*”The tree of nonsense is watered with error, and from its branches swing the pumpkins of disaster.”* – N. Harkaway
So, for 8 years, the Republicans have defined themselves by nothing so much as their foursquare opposition to the Affordable Care Act.
Their opposition was never rooted in the actual policy choices of the bill. They’ve been very clear about that; their problem was always that it was Obama’s bill. (This is also the reason many progressives were disappointed with the bill, since it was crafted from the get-go to be at least marginally palatable to conservatives — you almost certainly recall that it was patterned on a successful plan implemented in Massachusetts by then-governor Mitt Romney.)
Over and over they voted to repeal it wholesale, secure in the knowledge that such a repeal would be unlikely to reach Obama’s desk, and that even if it did, he’d veto it, and that they didn’t have the votes for an override. It was political theater, with no regard for meaning or consequence because it was divorced from either notion by design.
Except the know-nothing base, cultivated over the years by the extreme elements of the party, actually became convinced that Obamacare was bad law. One may quibble with the specifics — it’s certainly not perfect, and certainly needs to evolve — but what isn’t debatable is that it (a) saves money and (b) results in a net increase in people covered by insurance. These are, normally speaking, good things.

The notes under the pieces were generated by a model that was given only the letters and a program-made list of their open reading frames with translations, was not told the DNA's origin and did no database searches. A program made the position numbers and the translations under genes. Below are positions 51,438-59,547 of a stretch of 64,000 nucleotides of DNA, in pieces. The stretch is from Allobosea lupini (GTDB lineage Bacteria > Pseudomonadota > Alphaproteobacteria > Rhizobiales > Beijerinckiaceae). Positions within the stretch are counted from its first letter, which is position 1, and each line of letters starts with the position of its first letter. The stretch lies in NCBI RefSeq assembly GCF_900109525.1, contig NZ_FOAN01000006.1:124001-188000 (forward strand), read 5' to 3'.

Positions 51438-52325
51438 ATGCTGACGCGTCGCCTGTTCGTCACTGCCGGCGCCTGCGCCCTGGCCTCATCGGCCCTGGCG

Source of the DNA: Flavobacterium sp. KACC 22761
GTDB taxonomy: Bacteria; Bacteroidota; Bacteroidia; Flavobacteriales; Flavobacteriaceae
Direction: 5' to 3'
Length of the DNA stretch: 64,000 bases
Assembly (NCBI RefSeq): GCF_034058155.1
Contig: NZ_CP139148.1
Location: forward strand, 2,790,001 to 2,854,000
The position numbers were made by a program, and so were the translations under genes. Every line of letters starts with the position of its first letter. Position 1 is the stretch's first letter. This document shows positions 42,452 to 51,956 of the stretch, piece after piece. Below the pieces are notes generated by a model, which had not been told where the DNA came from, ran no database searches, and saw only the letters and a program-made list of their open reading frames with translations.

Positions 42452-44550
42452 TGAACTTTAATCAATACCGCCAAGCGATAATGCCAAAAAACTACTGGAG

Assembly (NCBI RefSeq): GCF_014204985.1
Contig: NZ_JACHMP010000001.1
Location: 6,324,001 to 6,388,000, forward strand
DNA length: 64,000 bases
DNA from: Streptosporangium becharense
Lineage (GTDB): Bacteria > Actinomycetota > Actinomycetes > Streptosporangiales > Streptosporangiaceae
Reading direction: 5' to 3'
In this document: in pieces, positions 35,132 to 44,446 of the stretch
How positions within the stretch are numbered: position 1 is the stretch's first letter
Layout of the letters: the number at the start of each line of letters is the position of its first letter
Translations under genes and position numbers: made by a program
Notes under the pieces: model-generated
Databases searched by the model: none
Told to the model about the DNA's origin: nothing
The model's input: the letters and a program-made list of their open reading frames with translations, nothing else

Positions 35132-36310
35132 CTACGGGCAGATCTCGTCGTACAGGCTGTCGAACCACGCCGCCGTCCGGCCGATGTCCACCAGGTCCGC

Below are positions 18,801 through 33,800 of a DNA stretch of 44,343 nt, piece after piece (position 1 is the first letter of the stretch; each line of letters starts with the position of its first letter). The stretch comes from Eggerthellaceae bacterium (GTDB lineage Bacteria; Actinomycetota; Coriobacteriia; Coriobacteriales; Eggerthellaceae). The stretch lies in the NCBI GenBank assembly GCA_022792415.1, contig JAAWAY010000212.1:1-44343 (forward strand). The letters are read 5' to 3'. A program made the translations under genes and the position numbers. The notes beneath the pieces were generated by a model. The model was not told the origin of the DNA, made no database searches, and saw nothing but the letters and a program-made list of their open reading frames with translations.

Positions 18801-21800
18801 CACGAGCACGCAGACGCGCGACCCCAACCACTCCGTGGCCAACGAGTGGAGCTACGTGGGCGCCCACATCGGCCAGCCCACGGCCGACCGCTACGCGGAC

Come November, of course, these particular dogs caught this particular car. And now they had a problem: they’ve been telling their idiot base that their first priority was to repeal this terrible, liberty-killing law for the better part of a decade, and that’s exactly what their base expects now (unaware, as they are, that such a repeal will disproportionately harm the working-class whites who make up that base). And now, with control of both houses and the presidency, they had to actually DO it.
Well, turns out, a party devoted almost entirely to watering the tree of error can produce almost nothing of consequence beyond Harkaway’s pumpkins of disaster. The raving nutbird looney portion of the party set its sights on not just repealing the ACA, but also on gutting other existing health care programs (again, because FREEDOM), and dug in their heels against an insufficiently awful bill. The moderates in the party, vulnerable at home to less-stupid constituents, understood that a bill responsible for actual, measurable harm would be a career-limiting move. The GOP, once famous for party discipline, can’t pass their own bill fulfilling one of their key promises of the Obama years.
Their failure here is an unalloyed good for America as a whole, though I wouldn’t look to this incredibly mean-spirited party to stop trying to fuck people over any time soon. More good news is something that analysts on both sides of the aisle have known for years: the longer we have the ACA, the more entrenched it will become, and the harder it will be to roll back.
What would be really neat, though fantastically unlikely, would be if the GOP could evaluate the actual ACA, figure out — based on empirical facts, not ideology — what’s working and what isn’t, and work together with the Democrats to improve it. That’s how Congress is supposed to work. But with this GOP — one that enthusiastically embraced Trump and white nationalism in the last year — that is of course entirely too much to hope for.